Social View of Divorce Most social scientists believe the divorce rate in the United States is higher today than it was early in this century because: ◦ The success of a marriage today is viewed more in terms of personal happiness than it was early in this century. ◦ The social stigma attached to divorce has decreased in recent decades. ◦ Opportunities for women to become financially sufficient in careers outside the home have increased in recent decades.
Why A Divorce May Happen A divorce can be granted on the following grounds: ◦ Incompatibility ◦ Separation (living apart for a specified time). ◦ Alcohol or drug addiction ◦ Desertion ◦ Abuse ◦ Cheating
Predictors of Divorce The following are predictors of divorce: ◦ Age (16-21 years of age) ◦ Low Income ◦ Parents who have divorced ◦ The 4 Horsemen
The 4 Horsemen of Divorce Dr. John Gottman at the University of Washington has done extensive research on what causes marriages to work. He and his team have also arrived at some important conclusions as to what causes divorce. From their research, they have found four predictors of divorce. Based on these four factors, which they call "The Four Horsemen of the Apocalypse," they can predict with more than a 90% accuracy who will divorce.
The 4 Horsemen of Divorce The four predictors are criticism, defensiveness, contempt and stonewalling. Even though any of these issues could be present in any marriage at some point, it is the accumulation of these problems that warrants danger.
Criticism Criticism - Losing the positive mental attitude toward your spouse and developing a critical spirit. All of us see problems in our spouse, but we must also see the good and keep the disciplines of thanks, praise and complimenting one another alive and well. Without this, criticism is inevitable and dangerous.
Defensiveness Defensiveness - Not allowing your spouse the right to complain. All of us are imperfect and need the input and perspective of our spouses. When we won’t allow our spouses the opportunity to complain, it bottles up anger in the relationship and also implies that our spouses are the cause of the problems.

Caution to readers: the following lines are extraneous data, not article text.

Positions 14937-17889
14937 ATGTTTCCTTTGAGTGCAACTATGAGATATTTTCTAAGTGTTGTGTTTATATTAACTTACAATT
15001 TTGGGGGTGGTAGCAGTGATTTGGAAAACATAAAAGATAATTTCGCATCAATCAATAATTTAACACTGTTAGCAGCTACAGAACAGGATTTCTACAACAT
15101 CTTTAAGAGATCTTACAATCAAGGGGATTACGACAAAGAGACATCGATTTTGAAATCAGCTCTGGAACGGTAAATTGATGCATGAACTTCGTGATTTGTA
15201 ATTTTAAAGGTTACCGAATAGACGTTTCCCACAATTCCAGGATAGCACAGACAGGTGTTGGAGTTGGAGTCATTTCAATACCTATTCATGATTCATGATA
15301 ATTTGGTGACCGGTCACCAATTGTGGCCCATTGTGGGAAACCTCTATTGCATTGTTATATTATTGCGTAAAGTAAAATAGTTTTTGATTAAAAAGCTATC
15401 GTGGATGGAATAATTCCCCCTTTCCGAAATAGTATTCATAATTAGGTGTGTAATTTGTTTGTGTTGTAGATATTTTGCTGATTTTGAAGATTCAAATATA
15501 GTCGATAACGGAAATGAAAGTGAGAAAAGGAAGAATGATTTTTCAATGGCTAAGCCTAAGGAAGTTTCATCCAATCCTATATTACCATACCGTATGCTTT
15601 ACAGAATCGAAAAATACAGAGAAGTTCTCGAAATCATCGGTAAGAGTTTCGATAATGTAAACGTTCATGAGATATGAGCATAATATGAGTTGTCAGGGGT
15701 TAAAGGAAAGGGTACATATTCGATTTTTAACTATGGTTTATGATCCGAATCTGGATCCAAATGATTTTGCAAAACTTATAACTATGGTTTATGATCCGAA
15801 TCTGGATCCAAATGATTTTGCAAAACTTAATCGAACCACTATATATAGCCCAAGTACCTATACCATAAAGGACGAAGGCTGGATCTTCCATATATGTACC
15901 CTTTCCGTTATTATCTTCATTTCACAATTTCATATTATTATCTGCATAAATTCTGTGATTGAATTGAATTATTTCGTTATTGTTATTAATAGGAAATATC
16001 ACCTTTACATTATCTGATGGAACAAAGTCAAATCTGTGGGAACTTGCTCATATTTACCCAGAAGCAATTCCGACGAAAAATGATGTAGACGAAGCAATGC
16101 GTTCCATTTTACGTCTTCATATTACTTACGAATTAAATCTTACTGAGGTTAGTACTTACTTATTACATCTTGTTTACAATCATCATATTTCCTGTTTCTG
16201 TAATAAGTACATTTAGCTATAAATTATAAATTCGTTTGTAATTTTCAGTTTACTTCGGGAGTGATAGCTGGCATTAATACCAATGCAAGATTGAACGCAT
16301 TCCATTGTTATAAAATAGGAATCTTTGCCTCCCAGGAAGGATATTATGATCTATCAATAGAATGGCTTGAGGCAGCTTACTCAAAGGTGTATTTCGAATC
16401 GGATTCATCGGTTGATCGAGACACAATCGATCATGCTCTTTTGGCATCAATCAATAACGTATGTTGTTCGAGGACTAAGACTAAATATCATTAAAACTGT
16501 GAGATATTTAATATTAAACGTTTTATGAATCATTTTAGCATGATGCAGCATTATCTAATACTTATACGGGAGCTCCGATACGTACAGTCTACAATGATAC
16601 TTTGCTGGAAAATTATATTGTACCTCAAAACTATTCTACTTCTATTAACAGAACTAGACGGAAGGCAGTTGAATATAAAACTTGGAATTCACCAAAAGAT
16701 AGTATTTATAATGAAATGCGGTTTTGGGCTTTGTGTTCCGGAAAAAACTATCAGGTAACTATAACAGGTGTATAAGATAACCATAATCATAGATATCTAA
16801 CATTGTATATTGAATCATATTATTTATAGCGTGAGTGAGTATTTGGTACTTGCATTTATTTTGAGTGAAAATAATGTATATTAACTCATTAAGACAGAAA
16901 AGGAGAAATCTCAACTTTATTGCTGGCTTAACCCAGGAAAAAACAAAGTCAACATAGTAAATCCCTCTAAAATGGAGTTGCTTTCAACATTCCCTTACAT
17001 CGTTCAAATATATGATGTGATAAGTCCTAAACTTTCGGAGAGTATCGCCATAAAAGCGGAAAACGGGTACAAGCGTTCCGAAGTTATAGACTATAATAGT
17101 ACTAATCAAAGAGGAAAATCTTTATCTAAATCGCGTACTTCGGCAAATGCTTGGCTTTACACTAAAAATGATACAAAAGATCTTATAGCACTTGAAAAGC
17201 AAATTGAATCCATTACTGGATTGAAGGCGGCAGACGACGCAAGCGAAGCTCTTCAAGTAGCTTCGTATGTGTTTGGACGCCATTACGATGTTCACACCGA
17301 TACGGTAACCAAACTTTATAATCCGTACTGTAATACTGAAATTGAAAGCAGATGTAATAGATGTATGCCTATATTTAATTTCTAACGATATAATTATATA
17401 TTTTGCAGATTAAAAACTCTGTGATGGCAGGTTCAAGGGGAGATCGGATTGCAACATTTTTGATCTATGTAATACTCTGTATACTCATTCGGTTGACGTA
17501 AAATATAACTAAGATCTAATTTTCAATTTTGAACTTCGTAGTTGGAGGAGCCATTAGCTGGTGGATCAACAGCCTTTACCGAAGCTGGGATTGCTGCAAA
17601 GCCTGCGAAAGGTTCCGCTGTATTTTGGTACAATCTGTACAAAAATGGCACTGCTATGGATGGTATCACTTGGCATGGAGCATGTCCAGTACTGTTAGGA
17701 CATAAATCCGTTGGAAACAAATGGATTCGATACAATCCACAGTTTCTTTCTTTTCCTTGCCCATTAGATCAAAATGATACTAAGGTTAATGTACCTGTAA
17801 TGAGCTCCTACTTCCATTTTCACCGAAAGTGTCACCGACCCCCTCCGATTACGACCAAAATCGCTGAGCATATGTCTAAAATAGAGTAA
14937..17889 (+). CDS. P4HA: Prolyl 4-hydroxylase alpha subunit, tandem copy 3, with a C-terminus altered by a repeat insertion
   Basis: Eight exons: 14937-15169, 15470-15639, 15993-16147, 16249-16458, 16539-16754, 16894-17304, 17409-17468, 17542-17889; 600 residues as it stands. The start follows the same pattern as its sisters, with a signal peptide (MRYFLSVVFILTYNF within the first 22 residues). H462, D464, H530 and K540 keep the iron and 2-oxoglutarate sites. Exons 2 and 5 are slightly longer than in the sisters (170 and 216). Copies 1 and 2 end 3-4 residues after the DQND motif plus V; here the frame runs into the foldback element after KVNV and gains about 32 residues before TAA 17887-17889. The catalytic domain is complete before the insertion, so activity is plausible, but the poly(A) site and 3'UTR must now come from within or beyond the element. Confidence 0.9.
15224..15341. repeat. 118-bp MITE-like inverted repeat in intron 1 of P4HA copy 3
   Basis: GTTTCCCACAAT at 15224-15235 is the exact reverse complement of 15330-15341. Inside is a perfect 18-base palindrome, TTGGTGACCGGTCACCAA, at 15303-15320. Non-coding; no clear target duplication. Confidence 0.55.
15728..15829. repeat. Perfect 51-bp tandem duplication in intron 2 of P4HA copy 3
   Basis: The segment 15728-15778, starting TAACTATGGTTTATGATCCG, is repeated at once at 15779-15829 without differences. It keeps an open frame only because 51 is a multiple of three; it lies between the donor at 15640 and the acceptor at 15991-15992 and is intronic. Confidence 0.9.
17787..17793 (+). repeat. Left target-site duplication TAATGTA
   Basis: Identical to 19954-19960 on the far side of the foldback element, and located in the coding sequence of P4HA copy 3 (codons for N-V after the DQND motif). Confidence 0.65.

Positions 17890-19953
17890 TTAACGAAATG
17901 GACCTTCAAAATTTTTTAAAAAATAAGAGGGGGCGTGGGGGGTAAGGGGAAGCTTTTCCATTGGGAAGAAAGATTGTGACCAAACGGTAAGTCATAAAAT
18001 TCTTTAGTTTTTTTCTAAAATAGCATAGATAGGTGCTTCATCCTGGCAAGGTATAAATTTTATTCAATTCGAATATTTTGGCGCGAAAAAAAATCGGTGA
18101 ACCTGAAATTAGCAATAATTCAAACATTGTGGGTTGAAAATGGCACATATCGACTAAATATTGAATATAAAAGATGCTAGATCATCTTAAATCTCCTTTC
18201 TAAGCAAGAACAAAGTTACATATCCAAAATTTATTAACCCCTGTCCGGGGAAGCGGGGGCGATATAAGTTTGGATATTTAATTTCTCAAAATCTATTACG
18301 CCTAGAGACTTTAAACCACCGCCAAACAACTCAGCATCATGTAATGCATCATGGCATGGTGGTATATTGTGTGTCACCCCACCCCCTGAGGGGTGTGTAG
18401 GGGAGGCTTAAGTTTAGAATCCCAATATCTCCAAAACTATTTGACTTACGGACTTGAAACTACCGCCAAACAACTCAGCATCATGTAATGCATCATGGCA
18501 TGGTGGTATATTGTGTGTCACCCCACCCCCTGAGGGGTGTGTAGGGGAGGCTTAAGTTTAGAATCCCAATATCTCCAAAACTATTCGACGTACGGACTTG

Contempt Contempt - Long term anger that hasn’t been dealt with properly causes bitterness, lost passion and a contempt for others. When you haven’t forgiven your spouse for something they’ve done, contempt is inevitable. Contempt is often expressed through name-calling, cursing, verbal abuse and rejection.
Stonewalling Stonewalling - Refusing to participate in a civil discussion of an issue or issues so they can be resolved. This can be demonstrated through obstinance, silence or a long term refusal to yield on a subject. Stonewalling is a very dangerous trait because it emotionally abandons your spouse and leaves problems unresolved.
Tips for Preventing Divorce I will leave you with four disciplines that provide a solid foundation for lasting success in marriage. ◦ Stay positive and compliment each other every day. ◦ Be humble and approachable. Let your spouse say how they feel without paying a price. ◦ Forgive every day. Don’t let your heart become hard or your spirit become bitter. ◦ Stay committed to your spouse and your marriage. Never go to bed on anger or stonewall on an issue. Even if you need to cool off for a while — come back and talk things out.
Alimony Alimony – Money paid by the primary wage earner to the other marriage partner during and after a divorce. Rehabilitative Alimony - Refers to temporary support provided by one former spouse to enable the other former spouse to update or upgrade his or her job skills and ability to earn a living.